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Published in J. Herbots editor / R. Blanpain general editor, International Encyclopaedia of Laws - Contracts, Suppl. 29 (December 2000) 1-192. Reproduced with permission of the publisher Kluwer Law International, The Hague.

[For more current case annotated texts by this author, see Bernstein & Lookofsky, Understanding the CISG in Europe, 2d ed. (2003) and Lookofsky, Understanding the CISG in the USA, 2d ed. (2004).]

excerpt from

The 1980 United Nations Convention on Contracts
for the International Sale of Goods

Joseph Lookofsky

Article 44
Excuse for Failure to Notify

1.  Nature of the Exception
2.  Reasonable Excuse

1. Nature of the Exception

206. Articles 39(1) and 43(1) provide that buyers who fail to notify of an alleged breach in respect of the various obligations of the seller set forth in CISG Part III (Articles 35, 41, 42) generally lose the right to rely on such breach. As a starting point, Articles 39(1) and 43(1) relate to the full range of Convention remedies otherwise available.[1] Article 44 provides an exception to these rules:

'Notwithstanding the provisions of paragraph (1) of article 39 and paragraph (1) of article 43, the buyer may reduce the price in accordance with article 50 or claim damages, except for loss of profit, if he has a reasonable excuse for his failure to give the required notice.'

A buyer who has a 'reasonable excuse' for his failure to notify does not lose all elements of the 'right to rely': such a buyer, while losing the right to require performance and the right to avoid, retains the right to a proportionate reduction in price [page 113] as well as a limited right to claim damages (i.e. except for loss of profit, which is lost by virtue of the failure to notify).[2]

It should be emphasized that the (absolute) two-year cut-off rule in Article 39(2) remains unaffected by Article 44. In this sense, the rule differs from Article 40 - a provision which has been applied to extend the buyer's protection beyond that two-year period.[3]

1. See supra Nos. 190 and 204.
2. As regards Article 50, see infra No. 231. As regards damages, hereunder lost profits, see infra No. 287 et seq.
3. See supra No. 196 citing a case where a buyer was allowed to 'rely' on a non-conformity first discovered some 3 years after delivery of the goods in question.

2. Reasonable Excuse

207. The difficult Article 44 question is what constitutes a 'reasonable' excuse. The legislative history of the Convention suggests that Article 44 was drafted to meet what representatives from developing countries saw as the drastic consequences of a failure to notify under Article 39(1), and it has been suggested that buyers in less developed regions may be among those likely to enjoy the benefits of a 'reasonable excuse.'[1] And although Article 44, by its own terms, applies to all CISG buyers, even experienced merchants, it can presumably be expected to provide 'safety valve' relief only in exceptional circumstances.[2] Then again, the developing CISG case law shows that safety-valve rules like those in Articles 40 and 44 will indeed be applied, from time to time, at least in cases where they are needed to avoid otherwise unjust results.[3]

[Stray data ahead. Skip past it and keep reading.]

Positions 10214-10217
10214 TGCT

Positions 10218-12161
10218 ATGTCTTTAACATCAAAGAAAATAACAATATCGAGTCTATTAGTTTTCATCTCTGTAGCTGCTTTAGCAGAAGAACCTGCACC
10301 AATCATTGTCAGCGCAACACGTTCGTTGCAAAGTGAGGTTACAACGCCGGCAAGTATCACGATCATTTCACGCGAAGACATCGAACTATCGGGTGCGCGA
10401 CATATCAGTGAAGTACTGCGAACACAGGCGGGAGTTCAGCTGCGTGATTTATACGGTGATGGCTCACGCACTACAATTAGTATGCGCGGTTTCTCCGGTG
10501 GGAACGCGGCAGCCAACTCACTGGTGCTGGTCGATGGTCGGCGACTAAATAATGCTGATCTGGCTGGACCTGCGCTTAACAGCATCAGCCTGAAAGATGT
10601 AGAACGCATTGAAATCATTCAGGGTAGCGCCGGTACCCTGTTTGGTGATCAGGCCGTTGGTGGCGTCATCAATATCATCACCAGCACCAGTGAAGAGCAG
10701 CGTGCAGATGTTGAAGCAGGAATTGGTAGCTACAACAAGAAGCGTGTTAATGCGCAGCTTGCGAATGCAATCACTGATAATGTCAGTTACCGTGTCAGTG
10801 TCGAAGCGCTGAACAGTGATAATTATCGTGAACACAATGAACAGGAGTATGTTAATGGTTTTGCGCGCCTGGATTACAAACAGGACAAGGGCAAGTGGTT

1. See Honnold, Uniform Law (1999) at p. 283 [available at <http://www.cisg.law.pace.edu/cisg/biblio/honnold.html>].
2. The decision of Gerechtshof 's-Hertogenbosch (Netherlands), 15 December 1997, reported [at <http://cisgw3.law.pace.edu/cases/971215u1.html> and] in UNILEX, is in accord: the buyer could have appointed an expert to take and examine a sample of the goods (furs) at time of delivery, so the buyer's failure to discover the non-conformity before processing by a third party was not deemed to constitute a 'reasonable excuse'.
3. Regarding the application of the 'safety valve' in Article 40 see supra No. 196 (Chinese merchant was allowed to 'rely' on a non-conformity first discovered some 3 years after delivery of the goods in question).
[page 114]


Pace Law School Institute of International Commercial Law - Last updated April 5, 2005
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